Singapore Travel Health Advice
Travellers from countries where yellow fever occurs need to present vaccination records on arrival in Singapore to prove they are not infected. No other vaccinations are required but vaccinations are recommended for hepatitis A and hepatitis B. A Japanese encephalitis vaccination is recommended for travellers spending a month or more in rural areas or for those spending substantial time outdoors in rural areas, but as the country is highly urbanised this is seldom necessary. There is a high risk of dengue fever and there have been outbreaks of chikungunya fever in recent years as well - both are mosquito-borne diseases and measures should be taken to avoid mosquito bites. Visitors should also avoid poorly cooked food, particularly seafood, and be cautious of certain types of fish that contain biotoxins even if cooked.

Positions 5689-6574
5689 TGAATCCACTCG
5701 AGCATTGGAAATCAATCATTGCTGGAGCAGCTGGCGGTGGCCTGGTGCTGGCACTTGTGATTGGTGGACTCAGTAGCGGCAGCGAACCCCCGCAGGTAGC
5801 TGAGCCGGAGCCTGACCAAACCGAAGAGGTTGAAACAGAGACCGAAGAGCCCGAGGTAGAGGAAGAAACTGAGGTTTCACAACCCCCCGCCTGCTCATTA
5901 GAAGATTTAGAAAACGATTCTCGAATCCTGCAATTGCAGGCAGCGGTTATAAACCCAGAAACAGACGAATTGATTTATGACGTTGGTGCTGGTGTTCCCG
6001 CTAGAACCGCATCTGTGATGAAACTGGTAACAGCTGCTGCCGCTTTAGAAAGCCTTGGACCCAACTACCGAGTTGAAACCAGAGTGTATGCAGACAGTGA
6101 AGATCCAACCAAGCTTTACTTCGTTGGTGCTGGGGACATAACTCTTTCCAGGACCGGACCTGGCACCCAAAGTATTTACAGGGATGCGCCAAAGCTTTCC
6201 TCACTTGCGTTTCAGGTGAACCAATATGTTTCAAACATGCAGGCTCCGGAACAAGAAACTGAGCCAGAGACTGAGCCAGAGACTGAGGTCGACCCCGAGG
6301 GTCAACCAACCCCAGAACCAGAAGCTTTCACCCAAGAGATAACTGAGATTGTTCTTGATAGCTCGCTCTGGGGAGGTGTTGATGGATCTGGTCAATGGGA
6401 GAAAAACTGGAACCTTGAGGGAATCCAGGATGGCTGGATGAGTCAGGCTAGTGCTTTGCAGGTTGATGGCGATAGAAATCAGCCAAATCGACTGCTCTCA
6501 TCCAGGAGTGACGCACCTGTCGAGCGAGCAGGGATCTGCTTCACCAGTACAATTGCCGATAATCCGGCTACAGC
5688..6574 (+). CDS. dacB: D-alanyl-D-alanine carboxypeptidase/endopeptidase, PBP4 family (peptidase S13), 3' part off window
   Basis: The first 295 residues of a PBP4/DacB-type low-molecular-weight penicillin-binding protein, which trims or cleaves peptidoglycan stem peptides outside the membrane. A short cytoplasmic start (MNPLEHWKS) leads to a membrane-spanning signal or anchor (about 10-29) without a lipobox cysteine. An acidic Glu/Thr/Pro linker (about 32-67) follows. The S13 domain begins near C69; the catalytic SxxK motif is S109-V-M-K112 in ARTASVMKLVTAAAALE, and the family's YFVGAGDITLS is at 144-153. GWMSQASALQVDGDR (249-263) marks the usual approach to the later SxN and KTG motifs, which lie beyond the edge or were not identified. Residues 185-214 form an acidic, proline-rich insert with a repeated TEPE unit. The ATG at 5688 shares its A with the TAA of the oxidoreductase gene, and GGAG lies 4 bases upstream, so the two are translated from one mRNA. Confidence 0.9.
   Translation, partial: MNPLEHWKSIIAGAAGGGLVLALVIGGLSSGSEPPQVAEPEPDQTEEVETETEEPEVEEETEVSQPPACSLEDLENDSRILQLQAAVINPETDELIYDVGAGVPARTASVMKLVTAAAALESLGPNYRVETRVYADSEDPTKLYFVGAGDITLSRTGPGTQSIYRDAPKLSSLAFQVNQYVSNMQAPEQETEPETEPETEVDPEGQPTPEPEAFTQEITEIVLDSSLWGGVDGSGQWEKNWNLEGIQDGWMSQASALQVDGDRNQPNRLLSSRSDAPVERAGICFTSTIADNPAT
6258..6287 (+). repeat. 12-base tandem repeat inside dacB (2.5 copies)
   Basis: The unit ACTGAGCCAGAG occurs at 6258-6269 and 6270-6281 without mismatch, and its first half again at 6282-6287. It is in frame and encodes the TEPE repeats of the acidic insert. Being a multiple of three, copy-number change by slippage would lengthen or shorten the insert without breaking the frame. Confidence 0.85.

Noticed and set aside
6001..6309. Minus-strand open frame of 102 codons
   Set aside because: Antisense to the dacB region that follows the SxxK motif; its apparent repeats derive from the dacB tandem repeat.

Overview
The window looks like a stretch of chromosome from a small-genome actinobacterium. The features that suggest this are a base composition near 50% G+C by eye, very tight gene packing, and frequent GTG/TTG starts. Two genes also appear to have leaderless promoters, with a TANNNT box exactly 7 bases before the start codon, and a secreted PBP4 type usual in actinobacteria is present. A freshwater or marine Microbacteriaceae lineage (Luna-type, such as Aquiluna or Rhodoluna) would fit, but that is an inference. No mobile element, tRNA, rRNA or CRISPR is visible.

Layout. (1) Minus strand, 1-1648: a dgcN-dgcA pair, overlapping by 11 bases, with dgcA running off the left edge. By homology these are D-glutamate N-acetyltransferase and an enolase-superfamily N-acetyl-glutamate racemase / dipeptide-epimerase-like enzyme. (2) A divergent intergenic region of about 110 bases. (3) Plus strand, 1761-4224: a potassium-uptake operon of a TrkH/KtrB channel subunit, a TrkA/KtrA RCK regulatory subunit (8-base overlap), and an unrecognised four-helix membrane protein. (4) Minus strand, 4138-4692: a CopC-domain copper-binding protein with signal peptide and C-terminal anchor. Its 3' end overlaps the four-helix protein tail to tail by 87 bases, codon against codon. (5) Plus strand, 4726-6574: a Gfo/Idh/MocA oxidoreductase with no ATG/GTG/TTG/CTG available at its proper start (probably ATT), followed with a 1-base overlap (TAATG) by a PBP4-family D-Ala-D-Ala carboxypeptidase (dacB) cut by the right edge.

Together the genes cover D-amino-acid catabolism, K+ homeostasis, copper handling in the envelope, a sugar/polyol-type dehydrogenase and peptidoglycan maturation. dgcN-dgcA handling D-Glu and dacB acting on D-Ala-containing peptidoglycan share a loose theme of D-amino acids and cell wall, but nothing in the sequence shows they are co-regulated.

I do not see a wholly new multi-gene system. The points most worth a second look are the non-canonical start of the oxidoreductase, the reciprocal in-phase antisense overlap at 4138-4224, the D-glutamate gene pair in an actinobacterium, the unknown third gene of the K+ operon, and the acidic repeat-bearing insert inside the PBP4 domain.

Health care is excellent in Singapore but also very expensive and comprehensive medical insurance is advised. Pharmacies are well stocked in Singapore but it is still advisable to take along all required medication, in its original packaging, accompanied by a signed and dated letter from a doctor detailing what it is and why it is needed.
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